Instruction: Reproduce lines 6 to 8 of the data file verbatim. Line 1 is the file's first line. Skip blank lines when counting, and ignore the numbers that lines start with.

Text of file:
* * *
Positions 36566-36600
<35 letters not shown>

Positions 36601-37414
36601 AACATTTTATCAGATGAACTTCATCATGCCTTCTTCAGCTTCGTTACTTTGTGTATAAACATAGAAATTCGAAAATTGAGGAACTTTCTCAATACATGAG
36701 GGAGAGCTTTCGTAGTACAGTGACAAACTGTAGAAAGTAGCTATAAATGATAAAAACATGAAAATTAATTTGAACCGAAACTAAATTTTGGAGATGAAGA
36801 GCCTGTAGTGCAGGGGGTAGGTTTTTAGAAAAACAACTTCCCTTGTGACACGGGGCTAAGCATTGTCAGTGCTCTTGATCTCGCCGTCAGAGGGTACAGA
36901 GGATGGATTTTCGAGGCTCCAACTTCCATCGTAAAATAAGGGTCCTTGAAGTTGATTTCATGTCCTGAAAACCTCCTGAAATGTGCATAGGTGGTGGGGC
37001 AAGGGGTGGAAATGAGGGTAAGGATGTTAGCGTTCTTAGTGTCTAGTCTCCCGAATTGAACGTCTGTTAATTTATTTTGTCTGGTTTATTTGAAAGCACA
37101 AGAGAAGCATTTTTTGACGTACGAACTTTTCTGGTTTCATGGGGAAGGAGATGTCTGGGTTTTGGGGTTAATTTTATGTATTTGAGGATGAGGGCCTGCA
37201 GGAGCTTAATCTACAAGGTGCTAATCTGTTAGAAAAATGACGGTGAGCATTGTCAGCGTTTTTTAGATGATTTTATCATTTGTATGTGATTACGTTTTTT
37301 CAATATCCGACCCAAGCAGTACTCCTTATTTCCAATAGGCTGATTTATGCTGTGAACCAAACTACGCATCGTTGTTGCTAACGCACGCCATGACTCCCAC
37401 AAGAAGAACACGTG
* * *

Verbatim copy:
36801 GCCTGTAGTGCAGGGGGTAGGTTTTTAGAAAAACAACTTCCCTTGTGACACGGGGCTAAGCATTGTCAGTGCTCTTGATCTCGCCGTCAGAGGGTACAGA
36901 GGATGGATTTTCGAGGCTCCAACTTCCATCGTAAAATAAGGGTCCTTGAAGTTGATTTCATGTCCTGAAAACCTCCTGAAATGTGCATAGGTGGTGGGGC
37001 AAGGGGTGGAAATGAGGGTAAGGATGTTAGCGTTCTTAGTGTCTAGTCTCCCGAATTGAACGTCTGTTAATTTATTTTGTCTGGTTTATTTGAAAGCACA